I got the idea from here:, a wonderful site full of all kinds of cool things to do to and for and about a garden and other things as well. She also has a cook stove almost identical to mine, which is a plus in my book.

Color Perception

this is the sort of thing where you go in thinking, aha, Ive got this one knocked, and it turns out that you really didnt.  sigh.  It's also kind of addictive, once you start playing with it.

Tuesday, October 23, 2012


I first discovered the 'net in 1995;  purely by happenstance I clicked on something called "Excite" and found myself involved in a massive message board that I never did find the edges of;  there were sections for everything from politics to religion to literature to build-your-own,  and the day someone actually responded to a comment I made, I was hooked.   I don't think in the next year I watched TV for more than an hour a week.  And after that almost never. 
What appealed was the interactiveness of it, something that I think we all take for granted now;  and to watch TV after that was numbing.  Sit, stare, react, lather, rinse, repeat. 
And when I finally encountered a real debate I suddenly realized I had no idea how to react, how to respond, how to comment.  It had been probably 30 years since I had had a deep convo about anything, and suddenly here they were, all around me.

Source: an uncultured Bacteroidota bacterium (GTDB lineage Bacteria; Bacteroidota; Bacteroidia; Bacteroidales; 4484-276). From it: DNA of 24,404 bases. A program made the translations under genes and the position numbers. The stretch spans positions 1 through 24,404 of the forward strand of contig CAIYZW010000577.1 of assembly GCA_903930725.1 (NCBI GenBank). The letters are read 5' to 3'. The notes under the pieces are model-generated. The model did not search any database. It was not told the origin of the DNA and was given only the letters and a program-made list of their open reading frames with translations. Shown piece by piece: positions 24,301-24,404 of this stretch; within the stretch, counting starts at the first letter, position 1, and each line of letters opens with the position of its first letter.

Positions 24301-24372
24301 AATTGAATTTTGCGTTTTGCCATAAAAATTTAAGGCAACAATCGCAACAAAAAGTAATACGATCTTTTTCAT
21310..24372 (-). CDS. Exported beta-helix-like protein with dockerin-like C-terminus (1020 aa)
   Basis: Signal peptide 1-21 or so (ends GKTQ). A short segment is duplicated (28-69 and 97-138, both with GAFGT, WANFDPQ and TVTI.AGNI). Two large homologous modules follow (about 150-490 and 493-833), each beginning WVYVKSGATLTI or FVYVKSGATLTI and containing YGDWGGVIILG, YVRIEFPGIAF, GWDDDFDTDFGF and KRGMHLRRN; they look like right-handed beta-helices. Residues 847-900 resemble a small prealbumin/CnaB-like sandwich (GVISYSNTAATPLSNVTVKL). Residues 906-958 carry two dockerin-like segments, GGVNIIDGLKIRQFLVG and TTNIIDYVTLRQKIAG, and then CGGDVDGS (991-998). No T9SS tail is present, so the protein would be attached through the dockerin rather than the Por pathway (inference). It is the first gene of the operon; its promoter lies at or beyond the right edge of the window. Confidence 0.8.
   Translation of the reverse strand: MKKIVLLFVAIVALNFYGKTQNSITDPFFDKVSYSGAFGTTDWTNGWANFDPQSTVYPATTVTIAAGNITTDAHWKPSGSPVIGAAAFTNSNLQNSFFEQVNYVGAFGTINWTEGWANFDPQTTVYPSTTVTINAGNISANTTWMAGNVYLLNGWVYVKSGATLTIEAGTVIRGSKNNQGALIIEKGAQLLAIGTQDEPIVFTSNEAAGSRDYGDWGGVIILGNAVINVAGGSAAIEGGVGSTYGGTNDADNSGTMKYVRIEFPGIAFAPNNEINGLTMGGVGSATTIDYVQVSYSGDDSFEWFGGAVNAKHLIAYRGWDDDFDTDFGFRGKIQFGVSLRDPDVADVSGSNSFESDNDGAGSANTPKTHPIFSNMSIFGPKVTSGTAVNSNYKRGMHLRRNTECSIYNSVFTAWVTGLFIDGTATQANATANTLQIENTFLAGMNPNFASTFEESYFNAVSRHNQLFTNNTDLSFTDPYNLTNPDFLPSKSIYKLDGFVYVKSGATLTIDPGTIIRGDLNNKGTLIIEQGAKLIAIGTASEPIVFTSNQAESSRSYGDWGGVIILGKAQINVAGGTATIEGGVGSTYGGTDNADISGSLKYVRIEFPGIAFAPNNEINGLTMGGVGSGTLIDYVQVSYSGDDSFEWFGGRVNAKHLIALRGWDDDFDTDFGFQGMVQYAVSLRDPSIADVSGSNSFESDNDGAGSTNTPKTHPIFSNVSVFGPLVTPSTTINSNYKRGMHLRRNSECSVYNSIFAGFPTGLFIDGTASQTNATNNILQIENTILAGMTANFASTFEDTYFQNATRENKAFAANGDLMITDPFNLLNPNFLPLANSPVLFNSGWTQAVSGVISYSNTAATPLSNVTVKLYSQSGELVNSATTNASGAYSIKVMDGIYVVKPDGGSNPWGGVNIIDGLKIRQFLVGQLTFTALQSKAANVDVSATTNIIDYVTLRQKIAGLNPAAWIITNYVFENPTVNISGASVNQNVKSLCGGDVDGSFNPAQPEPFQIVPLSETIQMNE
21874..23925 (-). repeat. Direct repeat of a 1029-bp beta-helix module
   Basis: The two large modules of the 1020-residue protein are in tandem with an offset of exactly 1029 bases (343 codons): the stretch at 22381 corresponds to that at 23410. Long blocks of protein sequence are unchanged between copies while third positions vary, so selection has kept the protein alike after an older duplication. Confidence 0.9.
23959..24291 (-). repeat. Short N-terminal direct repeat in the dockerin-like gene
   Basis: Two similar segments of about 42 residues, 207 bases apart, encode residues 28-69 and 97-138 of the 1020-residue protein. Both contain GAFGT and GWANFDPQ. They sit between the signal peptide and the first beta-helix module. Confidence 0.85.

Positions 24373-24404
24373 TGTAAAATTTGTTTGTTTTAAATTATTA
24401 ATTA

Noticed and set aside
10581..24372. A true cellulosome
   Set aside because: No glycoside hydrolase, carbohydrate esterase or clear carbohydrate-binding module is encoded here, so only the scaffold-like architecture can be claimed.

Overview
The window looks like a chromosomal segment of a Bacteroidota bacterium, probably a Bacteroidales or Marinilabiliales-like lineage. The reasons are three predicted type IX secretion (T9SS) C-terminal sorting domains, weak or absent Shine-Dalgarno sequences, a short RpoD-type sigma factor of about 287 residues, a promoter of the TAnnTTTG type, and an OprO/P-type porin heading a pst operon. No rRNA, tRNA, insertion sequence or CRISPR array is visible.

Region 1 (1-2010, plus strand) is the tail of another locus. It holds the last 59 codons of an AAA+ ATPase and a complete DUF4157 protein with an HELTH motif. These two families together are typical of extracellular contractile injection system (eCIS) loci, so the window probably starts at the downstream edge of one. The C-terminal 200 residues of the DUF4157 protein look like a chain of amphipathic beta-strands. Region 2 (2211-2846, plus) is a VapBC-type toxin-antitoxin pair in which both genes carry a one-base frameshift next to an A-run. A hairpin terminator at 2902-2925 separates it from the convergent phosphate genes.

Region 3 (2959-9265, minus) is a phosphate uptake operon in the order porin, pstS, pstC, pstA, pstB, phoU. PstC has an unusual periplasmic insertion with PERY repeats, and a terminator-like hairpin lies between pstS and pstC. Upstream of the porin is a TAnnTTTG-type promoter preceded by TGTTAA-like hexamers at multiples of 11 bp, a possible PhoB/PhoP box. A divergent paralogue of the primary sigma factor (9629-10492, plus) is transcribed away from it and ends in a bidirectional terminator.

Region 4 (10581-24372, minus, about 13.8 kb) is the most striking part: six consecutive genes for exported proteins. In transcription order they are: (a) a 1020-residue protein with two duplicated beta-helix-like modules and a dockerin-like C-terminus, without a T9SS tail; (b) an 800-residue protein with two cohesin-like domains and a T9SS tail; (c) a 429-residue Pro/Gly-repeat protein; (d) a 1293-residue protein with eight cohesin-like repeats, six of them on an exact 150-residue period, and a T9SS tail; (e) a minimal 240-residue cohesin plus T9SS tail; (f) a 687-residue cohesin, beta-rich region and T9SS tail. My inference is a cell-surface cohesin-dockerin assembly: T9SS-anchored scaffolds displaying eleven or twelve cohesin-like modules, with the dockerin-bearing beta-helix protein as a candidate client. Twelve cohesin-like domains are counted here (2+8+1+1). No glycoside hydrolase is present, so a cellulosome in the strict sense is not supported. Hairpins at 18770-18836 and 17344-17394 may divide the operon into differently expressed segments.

I also encountered my first online sociopath, my first flame war (hello Harvey) my first friends (hello Harvey) and discovered the arts of diplomacy, debating, and role playing. 

I miss the structure they had then,  and the breadth.  Message boards became forums, and then splintered off into specialized arenas;  now we have a dozen or more kinds of ways to interact, from blogs to games to specialized forums to social networking.  I dont miss the flames, but I do miss the people.  Even the stinkers.

Thursday, October 18, 2012

Evening Bark

Just before sunset I was out doing a bit of garden work and noticed how quiet it was;  suddenly there was a chorus of coyotes in the small woods beyond the garden,  and another to the north of us.  It went on for quite a while, and then a third group joined in.  It reminded me of what I call the 'evening bark' that dogs practice, passing whatever messages they have along from one to the next.  This was, I expect, a territorial thing last night letting each of the other groups know where everyone was.